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There came a slow and silent band
In sad procession by;
And downcast every eye.
The sympathizing crowd
By some dark vessel ploughed.
For awe was over all ;
The bugle's wailing call.
The gloves were laid upon the bier,
The helmet and the sword;
As he, too, mourned his lord.
Slowly I followed too
To where a church arose,
Deep as their own repose.
Of one was made a grave;
The weary and the brave.
Of an unconscious ear;
Struck with a sudden fear.
All left the ground, the bugles died
Away upon the wind;
O’er him they left behind.
Again, all filled with light and breath,
I passed the crowded street :
MHE sun is on the crowded street ;
Where England's noblest memories ineet,
Of old historic hours.
Vast, shadowy, dark, and indistinct,
Tradition's giant fane,
In one electric chain.
So stands it when the morning light
First steals upon the skies,
The sleeping city lies.
It stands with darkness round it cast,
Touched by the first cold shine ; Vast, vagnie, and mighty as the past,
Of which it is the shrine.
'T is lovely when the moonlight falls
Around the sculptured stone, Giving a softness to the walls,
Like love that mourns the gone.
Then comes the gentlest influence
The human heart can know, The mourning over those gone
hence To the still dust below.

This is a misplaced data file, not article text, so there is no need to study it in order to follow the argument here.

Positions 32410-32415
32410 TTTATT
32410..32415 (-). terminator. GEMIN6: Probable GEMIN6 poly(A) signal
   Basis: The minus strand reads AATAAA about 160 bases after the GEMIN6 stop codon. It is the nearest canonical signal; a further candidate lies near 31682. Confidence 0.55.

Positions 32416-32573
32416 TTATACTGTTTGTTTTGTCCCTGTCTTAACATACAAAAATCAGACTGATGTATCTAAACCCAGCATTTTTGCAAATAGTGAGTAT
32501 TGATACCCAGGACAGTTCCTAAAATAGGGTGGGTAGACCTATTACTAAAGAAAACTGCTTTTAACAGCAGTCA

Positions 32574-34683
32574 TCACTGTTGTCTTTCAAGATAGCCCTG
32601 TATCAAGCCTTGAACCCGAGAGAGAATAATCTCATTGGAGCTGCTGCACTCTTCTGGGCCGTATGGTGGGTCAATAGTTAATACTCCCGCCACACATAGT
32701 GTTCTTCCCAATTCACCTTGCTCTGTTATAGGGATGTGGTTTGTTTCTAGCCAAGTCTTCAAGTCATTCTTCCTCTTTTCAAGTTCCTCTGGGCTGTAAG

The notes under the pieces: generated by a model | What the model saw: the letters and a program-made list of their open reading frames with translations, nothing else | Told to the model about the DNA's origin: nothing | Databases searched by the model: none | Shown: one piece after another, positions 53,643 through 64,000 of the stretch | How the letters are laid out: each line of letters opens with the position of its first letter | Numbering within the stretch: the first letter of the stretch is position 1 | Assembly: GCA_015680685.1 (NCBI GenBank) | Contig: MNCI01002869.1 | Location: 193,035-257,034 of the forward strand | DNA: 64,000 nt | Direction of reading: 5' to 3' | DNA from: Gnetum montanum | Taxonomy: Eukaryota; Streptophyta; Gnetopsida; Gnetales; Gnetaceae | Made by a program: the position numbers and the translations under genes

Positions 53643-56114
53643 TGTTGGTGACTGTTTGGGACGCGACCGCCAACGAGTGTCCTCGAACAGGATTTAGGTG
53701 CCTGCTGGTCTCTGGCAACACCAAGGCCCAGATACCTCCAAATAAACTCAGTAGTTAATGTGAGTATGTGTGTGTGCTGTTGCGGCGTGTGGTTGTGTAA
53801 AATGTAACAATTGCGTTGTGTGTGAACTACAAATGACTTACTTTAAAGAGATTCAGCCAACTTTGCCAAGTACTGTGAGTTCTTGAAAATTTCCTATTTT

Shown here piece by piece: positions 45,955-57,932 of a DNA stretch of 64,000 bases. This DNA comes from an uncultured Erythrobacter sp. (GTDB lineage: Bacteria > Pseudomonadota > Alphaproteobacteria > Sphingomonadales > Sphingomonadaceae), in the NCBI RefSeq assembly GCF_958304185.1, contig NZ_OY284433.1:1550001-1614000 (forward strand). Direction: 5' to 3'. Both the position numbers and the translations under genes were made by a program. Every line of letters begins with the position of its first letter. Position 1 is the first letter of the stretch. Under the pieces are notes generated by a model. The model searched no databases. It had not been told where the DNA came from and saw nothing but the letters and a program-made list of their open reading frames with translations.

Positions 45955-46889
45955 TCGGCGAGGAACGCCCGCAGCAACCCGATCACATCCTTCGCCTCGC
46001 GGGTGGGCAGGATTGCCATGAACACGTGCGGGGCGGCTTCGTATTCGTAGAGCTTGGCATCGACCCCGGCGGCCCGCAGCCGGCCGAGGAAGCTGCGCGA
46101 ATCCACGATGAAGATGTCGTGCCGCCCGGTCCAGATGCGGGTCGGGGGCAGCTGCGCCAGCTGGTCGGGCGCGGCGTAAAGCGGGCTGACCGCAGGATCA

The smoke, the noise, the dust of day,
Have vanished from the scene;
O’er the park's sweeping green.
Sad shining on her lonely path,
The moon's calm smile above, Seems as it lulled life's toil and wrath
With universal love.
Past that still hour, and its pale moon,
The city is alive;
When man must seek and strive.
The pressure of our actual life
Is on the waking brow;
These are around him now.
How wonderful the common street,
Its tumult and its throng,
The hurrying of the thousand feet
That bear life's cares along.
How strongly is the present felt,
With such a scene beside;
The thunder of the tide.
All hurry on,
none pause to look Upon another's face: The present is an open book
None read, yet all must trace.
The poor man hurries on his race,
His daily bread to find;
For pleasure 's hard to bind.
For which they live so fast,
The wealth that makes the past ?
That glimmer o'er our head;
Their light is from the dead.
Were waste of toil and mind
Anonymous. PALL MALL.
little friend, so small and neat,
In Pall Mall daily;
You tript so gayly.
That I was crowning;
You were not frowning.
Nor joy nor sorrow;
We meet to-morrow!
And you were poor; and how?
and why? How kind to come, it was for my
Especial grace meant !
About your casement ?
I often wander up and down,
In golden glory;